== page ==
20 Years Later: Rwanda Genocide Remembered During International Conference at WSU

OGDEN, Utah – International scholars will join the Weber State University campus community for a three-day conference, “Rwanda 20 Years After: Memory, Justice and Recovery in the Shadow of Genocide,” March 28-30 in the Lindquist Alumni Center and the Shepherd Union Building.

This international, interdisciplinary conference will take a scholarly approach in analyzing and discussing the Rwandan tragedy. Registration for the conference is $140. The cost includes access to 11 panel sessions, networking time with scholars and presenters, and continental breakfasts, lunches and snacks.

Stephanie Wolfe, WSU professor of political science, organized the conference after attending the “18th Commemoration of the Genocide Against Tutsis in Rwanda,” held in Washington D.C. “It was both incredibly moving and educational,” Wolfe said. “As we are coming up on the 20th anniversary, I wanted to engage the local community and students in a similar way.”

The conference has attracted 50 students, national and international scholars and leaders. Minister Counsellor Jeanne d’Arc Byaje of the Permanent Mission of the Republic of Rwanda to the United Nations will present the opening remarks for the conference.

“Decades after these events — even after genocide and crimes against humanity became more common terms — horrific crimes are still being committed in the name of the state,” Wolfe said. “The Rwandan genocide was only 20 years ago, and it’s a vital part of modern history. It clearly demonstrates how the words ‘never again’ fail to stop atrocities due to a lack of political will and how human rights are overlooked in the name of national interest.”

Professor of anthropology at the University of Louisville, Jennie E. Burnet, is the keynote speaker. Her research interests include gender, ethnicity, race, war, genocide and reconciliation in post-conflict societies. Her geographical specialty is Rwanda, Burundi and the African Great Lakes region.

The conference will provide a wide range of topics from a variety of disciplines. “We have lawyers and poets in the same conference,” Wolfe said. “It will illustrate that we both can hope for the future and mourn the past.”

While registration is required for the panels, two events are free and open to the public. Carl Wilkens, an American who remained in Rwanda during the crisis, will speak March 28 at 7 p.m. in Shepherd Union Ballroom B.

As head of the Adventist Development and Relief Agency, Wilkens negotiated with government leaders to help save more than 400 people during the genocide. He has spent the last nine years speaking to groups about his experiences and book, “I’m Not Leaving,” which documents his story of humanitarian work in a war zone. The book will be for sale at the lecture.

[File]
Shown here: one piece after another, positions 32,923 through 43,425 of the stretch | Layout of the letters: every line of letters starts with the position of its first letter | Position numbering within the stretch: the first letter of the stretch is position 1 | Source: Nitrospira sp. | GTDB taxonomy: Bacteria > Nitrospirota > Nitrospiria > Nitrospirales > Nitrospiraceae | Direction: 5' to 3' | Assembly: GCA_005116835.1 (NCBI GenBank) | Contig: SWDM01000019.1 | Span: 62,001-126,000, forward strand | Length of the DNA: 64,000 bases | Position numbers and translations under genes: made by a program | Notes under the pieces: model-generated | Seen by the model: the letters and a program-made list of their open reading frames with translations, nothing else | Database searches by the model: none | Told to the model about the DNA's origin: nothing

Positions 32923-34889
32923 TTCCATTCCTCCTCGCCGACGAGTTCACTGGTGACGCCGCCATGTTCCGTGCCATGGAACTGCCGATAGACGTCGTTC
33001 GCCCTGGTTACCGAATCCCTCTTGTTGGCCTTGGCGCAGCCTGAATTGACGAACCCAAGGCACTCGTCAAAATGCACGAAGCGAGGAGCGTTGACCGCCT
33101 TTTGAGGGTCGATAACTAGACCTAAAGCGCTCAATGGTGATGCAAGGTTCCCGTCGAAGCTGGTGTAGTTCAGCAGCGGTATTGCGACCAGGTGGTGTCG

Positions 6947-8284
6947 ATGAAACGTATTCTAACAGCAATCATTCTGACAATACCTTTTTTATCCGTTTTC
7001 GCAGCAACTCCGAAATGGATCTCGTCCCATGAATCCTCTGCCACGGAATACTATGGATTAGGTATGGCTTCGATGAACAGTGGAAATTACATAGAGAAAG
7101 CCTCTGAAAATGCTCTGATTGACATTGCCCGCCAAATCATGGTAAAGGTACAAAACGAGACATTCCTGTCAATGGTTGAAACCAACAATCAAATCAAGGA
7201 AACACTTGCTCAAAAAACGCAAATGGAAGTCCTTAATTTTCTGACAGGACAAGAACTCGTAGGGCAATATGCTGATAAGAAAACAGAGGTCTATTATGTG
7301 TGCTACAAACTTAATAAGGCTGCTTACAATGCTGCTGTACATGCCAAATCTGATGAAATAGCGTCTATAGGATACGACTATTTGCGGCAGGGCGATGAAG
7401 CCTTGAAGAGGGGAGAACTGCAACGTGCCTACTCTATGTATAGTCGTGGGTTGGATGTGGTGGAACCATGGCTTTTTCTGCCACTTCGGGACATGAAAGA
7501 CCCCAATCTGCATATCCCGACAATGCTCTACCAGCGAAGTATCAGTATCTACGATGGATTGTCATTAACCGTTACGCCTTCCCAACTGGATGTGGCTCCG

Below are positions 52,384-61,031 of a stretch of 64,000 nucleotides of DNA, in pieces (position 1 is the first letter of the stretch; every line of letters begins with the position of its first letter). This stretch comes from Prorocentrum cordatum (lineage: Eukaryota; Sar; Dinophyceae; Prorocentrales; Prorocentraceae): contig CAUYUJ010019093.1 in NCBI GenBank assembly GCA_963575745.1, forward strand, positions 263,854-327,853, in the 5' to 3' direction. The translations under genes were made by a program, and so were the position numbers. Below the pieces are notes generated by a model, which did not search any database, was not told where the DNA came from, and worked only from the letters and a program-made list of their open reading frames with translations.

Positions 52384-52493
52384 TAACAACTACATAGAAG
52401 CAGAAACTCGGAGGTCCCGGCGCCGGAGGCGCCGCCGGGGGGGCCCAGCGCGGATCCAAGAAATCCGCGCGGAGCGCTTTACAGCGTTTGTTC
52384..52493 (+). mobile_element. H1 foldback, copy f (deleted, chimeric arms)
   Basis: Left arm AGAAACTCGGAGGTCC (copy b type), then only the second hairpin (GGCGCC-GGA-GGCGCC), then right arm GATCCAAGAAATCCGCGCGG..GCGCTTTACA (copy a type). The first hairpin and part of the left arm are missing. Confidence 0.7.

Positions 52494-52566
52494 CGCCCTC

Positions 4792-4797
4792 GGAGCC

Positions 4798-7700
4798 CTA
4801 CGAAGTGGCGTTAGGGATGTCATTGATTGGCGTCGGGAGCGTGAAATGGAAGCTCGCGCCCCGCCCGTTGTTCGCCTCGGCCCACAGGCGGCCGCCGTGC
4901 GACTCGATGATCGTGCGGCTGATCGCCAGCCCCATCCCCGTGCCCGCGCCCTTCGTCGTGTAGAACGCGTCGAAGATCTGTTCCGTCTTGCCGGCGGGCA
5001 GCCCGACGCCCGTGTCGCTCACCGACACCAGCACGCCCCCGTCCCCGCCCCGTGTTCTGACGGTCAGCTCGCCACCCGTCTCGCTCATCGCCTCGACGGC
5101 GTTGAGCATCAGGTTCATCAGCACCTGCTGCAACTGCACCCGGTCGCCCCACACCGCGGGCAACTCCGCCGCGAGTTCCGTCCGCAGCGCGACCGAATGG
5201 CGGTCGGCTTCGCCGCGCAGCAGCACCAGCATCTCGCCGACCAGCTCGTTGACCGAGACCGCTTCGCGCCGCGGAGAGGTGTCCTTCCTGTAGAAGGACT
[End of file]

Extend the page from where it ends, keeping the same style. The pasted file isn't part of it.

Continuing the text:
“As the only American to stay in Rwanda, Wilkens saved hundreds of lives,” Wolfe said. “How many more could have been saved if the peacekeeping forces — who were pulled out — had stayed?”

Jacqueline Murekatete, a genocide survivor, will speak March 31 at 12:30 in Elizabeth Hall Room 229.

Murekatete was 9 years old when the violence broke out. All her immediate family and most of her extended family were killed during the course of the 100-day mass slaughter from April to July of 1994. With the encouragement of a Holocaust survivor Murekatete met at a high school lecture, she began to publicly share her own experiences as a genocide survivor. She is now a human rights and genocide prevention activist.

Wolfe, who is heavily involved in Amnesty International, hopes to instill in students a sense of service and broader interest in human rights. “I would like to make a difference in the world and help my students find their opportunities to help as well,” she said.

Wolfe will lead a study abroad trip to Rwanda in May and June. The 35-day trip will allow students to tour Rwanda, visit historical sites and interact with Rwandan students. They will also explore peace building, transitional justice and democracy promotion.

“I want students to realize what happened,” Wolfe said, “to understand the price of inaction, but also to understand how even one individual can truly make a difference when they stand up and say, ‘No more.’”

Visit continue.weber.edu/rwanda to register for the conference and see the full schedule.
Stephanie Wolfe, professor of political sciences
801-626-6694 • stephaniewolfe@weber.edu
Ivonne Dabb, University Communications
801-626-7948 • ivonnedabb@weber.edu